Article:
A multi-source collection of readings, tools, videos, and webinars to help you understand and implement Zero Suicide.

Displaying 31 - 45 of 58
Lead | PDF

Wondering how to get started with Zero Suicide in your organization? This quick guide outlines ten steps to getting started.

Train | PDF

This document lists suicide care training programs appropriate for clinical and non-clinical staff at health and behavioral health care agencies.

Treat | Web

Linehan, M. M. (2014). DBT® skills training manual. Guilford Publications.

Treat | Web

Developed by the Suicide Prevention Center at Didi Hirsch Mental Health Services, this manual guides individuals and organizations in developing and implementing an attempt survivors’ support group. The group provides an opportunity for its participants to connect with peers who share similar experiences and includes an emphasis on tools and skills (e.g., coping skills through safety planning) that can help members stay safe from a future suicide attempt.

Treat | Web

CAMS, the Collaborative Assessment and Management of Suicidality, is an evidence-based suicide-specific clinical intervention that has been shown through extensive research to effectively assess, treat and manage suicidal patients in a wide range of clinical settings. This three-hour online training for clinicians (CEUs available) is delivered by David A. Jobes, Ph.D., ABPP, developer of CAMS.

Treat | Web

Behavioral Tech, founded by Dr. Marsha Linehan, the developer of dialectical behavior therapy (DBT), trains mental health care providers and treatment teams who work with complex and severely disordered populations to use compassionate, scientifically valid treatments and to implement and evaluate these treatments in their practice setting. 

Treat | Web

The Beck Institute for Cognitive Behavioral Therapy is a leading international source for training, therapy, and resources in CBT. Their Center for Training delivers workshops to a worldwide audience of mental health professionals, researchers, and educators.

Lead | PDF

The Zero Suicide Work Plan Template should be used by an implementation team after completing the Zero Suicide Organizational Self-Study. It is organized by the various elements included as part of the comprehensive Zero Suicide framework.

Improve | Web

This online RCA toolkit is designed to be a resource for any facility that would like to establish or improve their RCA process. It contains sample policies, position descriptions and agendas, graphic organizers and visual aids, question guides, invitations and ground rules, case studies and other documents that facilities can use to educate their staff, their RCA facilitators, or their leaders about this process.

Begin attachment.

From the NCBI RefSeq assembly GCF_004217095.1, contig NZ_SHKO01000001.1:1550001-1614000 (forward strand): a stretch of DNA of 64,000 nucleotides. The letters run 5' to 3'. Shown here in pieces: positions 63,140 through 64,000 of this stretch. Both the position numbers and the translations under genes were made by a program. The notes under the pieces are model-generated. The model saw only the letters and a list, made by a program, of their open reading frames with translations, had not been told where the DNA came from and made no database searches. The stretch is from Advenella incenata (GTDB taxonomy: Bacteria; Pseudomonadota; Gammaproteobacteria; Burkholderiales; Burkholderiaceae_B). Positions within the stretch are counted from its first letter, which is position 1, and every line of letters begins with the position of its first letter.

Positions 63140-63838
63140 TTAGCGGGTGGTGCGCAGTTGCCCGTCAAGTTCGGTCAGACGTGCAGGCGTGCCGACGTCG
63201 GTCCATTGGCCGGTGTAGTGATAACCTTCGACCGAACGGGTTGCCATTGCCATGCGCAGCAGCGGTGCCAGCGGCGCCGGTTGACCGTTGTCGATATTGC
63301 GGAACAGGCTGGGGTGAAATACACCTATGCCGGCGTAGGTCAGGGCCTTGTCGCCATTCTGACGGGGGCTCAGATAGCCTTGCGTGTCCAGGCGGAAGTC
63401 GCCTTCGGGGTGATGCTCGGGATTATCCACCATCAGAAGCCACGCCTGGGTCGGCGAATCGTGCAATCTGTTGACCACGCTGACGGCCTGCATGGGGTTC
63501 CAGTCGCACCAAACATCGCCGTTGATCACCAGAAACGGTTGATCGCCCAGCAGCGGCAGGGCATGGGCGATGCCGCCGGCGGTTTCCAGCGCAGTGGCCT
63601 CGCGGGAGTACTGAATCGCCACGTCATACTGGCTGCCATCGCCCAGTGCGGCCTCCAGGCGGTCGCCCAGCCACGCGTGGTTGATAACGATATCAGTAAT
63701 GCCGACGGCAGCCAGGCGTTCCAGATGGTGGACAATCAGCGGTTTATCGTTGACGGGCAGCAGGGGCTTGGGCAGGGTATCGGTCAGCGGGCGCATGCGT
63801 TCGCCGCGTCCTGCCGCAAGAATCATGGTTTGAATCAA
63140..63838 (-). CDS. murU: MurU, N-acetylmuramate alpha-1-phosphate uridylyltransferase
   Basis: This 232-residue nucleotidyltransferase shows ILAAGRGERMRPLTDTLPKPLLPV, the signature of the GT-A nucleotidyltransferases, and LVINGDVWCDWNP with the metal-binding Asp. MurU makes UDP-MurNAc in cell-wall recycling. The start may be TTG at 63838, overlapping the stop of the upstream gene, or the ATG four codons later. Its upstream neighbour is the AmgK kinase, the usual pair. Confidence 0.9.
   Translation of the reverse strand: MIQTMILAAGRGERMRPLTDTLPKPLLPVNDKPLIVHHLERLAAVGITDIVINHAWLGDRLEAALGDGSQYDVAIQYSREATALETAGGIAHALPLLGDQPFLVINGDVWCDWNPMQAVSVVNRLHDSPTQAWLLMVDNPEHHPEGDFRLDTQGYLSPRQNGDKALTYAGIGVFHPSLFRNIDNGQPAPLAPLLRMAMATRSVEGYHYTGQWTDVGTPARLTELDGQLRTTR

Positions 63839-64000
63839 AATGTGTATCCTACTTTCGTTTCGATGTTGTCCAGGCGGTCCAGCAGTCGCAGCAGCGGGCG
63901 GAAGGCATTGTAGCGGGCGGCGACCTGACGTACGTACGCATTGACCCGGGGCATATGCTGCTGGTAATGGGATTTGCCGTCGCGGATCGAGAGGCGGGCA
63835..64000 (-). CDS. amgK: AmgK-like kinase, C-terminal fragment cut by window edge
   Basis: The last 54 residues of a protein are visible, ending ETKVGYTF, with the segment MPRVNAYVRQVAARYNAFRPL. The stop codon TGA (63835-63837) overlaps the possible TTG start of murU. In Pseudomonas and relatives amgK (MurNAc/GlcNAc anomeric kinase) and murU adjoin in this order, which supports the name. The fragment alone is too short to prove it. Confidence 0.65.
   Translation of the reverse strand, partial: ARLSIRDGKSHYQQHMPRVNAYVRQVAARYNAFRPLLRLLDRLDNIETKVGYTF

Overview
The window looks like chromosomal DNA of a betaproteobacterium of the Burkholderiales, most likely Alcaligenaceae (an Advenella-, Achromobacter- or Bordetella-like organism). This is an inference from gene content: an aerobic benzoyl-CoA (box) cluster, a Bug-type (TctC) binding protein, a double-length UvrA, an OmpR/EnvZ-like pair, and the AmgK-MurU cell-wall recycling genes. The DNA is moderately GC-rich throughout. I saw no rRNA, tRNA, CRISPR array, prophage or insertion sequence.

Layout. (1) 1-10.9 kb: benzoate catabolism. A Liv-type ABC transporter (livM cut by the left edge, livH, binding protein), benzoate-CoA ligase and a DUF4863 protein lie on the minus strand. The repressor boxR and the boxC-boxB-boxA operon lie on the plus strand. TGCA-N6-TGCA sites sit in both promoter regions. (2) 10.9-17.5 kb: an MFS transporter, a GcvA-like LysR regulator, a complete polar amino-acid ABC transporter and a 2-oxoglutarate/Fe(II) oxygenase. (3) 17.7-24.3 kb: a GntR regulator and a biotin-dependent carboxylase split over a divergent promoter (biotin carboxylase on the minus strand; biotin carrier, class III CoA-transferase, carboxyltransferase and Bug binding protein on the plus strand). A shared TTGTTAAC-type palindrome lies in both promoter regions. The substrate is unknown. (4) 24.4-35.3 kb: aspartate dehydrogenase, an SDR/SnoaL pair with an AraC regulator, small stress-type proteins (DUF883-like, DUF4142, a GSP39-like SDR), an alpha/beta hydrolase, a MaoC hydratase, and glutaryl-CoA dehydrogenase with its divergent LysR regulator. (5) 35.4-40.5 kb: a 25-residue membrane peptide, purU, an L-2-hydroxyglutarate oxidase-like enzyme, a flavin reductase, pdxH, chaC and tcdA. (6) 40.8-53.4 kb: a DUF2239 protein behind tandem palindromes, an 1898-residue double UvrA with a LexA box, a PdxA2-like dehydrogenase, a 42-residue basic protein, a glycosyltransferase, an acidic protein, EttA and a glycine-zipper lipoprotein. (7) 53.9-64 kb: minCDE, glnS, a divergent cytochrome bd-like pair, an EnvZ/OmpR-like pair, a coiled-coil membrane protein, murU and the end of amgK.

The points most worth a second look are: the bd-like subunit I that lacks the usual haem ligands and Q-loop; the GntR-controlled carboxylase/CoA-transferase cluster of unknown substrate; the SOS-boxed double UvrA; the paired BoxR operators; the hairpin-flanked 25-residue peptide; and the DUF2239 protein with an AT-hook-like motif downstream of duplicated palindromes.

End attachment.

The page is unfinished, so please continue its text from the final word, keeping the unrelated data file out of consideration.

Improve | Web

The Joint Commission Root Cause Analysis and Action Plan tool has 24 analysis questions. This framework is intended to provide a template for answering the analysis questions and aid organizing the steps in a root cause analysis. 

Lead | PDF

These guidelines from Centerstone of Tennessee were developed to aid surviving family members, other clients, and staff in the event a Centerstone client dies by suicide.

Engage | PDF

These policies and procedures from Centerstone of Tennessee were developed to ensure weapons potentially suicidal and/or homicidal clients wish to relinquish are secured in a safe and appropriate manner.

Lead | PDF

This letter can be used and adapted to request that staff complete the Zero Suicide Workforce Survey. It should be sent from the chief executive officer, or someone else in a position of leadership, to all staff members.  

Lead | Web

The Clinician Survivor Task Force provides consultation, support, and education to psychotherapists and other mental health professionals to assist them in understanding and responding to their personal/professional loss resulting from the suicide death of a patient/client and/or family member.

Identify | Web

This pocket guide summarizes VA/DoD clinical practice guidelines for structured assessment of adults suspected to be at risk of suicide and the immediate and long-term management and treatment that should follow if an individual is found to be at risk.


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SPRC and the National Action Alliance for Suicide Prevention are able to make this web site available thanks to support from Universal Health Services (UHS) and the Substance Abuse and Mental Health Services Administration (SAMHSA), U.S. Department of Health and Human Services (DHHS) (grant 1 U79 SM0559945).

No official endorsement by SAMHSA, DHHS, or UHS for the information on this web site is intended or should be inferred.